South Alamo Regional Alliance for the Homeless shares data from this year’s Point-In-Time Count

SAN ANTONIO – The South Alamo Regional Alliance for the Homeless has released this year’s Point-In-Time Count results. It’s a one-night snapshot that provides information about those experiencing homelessness.

According to the SARAH, the count data was captured at the end of January as per HUD nationwide requirements.

The information collected helps involved organizations better serve the communities most in need and prioritize critical funding decisions.

According to the count, over 3,000 people were counted as experiencing homelessness this year. A 5% increase from the 2022 count.

“We made some great progress with unsheltered homelessness, saw a decline in those numbers,” said Katie Vela, Executive Director, SARAH.

The number of unsheltered people dropped by 15.6% from last year.

However, the number of those sheltered increased by 16.4% from 20-22 something vela says is due to the number of families that are facing eviction and rising housing costs.

I don’t think we were surprised to see that family homelessness was on the rise without the eviction moratorium protections and consistent emergency rental assistance funding. We were expecting to see those numbers,” said Vela.

Those who have experienced homelessness for a year or more and have a disability decreased by 33% but when looking at the unsheltered count—chronic homelessness went down by 55%.

So, the biggest need that we must address unsheltered homelessness is permanent supportive housing. So, the housing bond dollars recently funded some new units, and this is where case management and services are on site; it’s somewhere someone can stay permanently. So, if they’re on disability income, have severe mental health, intellectual developmental disabilities, it’s hard to sustain housing without any social support and ongoing support,” said Vela.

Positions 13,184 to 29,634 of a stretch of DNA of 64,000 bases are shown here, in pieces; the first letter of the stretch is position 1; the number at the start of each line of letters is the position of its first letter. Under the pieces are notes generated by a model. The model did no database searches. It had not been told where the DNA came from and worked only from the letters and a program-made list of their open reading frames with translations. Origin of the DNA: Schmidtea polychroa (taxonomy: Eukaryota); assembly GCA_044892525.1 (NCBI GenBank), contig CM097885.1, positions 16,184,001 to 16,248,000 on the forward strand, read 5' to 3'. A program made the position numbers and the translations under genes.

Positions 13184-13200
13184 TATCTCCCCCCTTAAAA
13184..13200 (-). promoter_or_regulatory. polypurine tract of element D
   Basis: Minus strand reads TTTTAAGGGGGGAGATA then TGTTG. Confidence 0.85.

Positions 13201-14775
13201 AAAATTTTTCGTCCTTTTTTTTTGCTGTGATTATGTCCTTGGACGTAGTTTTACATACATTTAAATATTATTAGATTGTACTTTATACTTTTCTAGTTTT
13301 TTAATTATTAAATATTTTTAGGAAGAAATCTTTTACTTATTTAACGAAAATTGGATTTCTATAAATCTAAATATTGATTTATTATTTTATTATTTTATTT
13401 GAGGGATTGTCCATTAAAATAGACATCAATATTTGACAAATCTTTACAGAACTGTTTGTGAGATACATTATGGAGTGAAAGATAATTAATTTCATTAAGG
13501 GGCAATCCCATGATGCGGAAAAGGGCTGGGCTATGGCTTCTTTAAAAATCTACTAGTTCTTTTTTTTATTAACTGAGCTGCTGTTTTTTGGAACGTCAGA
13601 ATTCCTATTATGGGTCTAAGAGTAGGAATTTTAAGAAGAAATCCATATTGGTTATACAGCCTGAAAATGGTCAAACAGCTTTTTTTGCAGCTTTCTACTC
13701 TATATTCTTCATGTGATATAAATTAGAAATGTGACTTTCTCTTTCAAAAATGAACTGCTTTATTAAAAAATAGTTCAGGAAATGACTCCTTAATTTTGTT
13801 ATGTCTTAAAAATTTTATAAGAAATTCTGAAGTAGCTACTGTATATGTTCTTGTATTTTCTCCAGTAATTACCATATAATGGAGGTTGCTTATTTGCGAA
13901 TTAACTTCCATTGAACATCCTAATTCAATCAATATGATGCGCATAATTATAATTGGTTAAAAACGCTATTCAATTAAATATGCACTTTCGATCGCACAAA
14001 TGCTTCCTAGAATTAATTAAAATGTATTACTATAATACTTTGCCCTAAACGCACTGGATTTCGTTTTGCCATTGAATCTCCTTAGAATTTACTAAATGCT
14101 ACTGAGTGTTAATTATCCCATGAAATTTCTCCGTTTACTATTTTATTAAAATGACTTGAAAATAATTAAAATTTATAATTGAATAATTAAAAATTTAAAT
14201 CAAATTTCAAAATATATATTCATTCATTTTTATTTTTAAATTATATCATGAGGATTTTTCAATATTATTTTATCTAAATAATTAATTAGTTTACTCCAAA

Katie Vela says they have also been able to identify some equity issues.

“Black or African American people are over-represented in our numbers by three times our census population,” said Vela.

The count reveals that children between the ages of zero to 17 represented just 0.3 percent of the unsheltered count.

Another key finding was that housing was once again identified as a top need by those who are experiencing unsheltered homelessness, followed by food and transportation.

There was also an increase in persons who are homeless due to domestic violence situations while veterans remain the lowest reported count of unsheltered persons in San Antonio and Bexar County.

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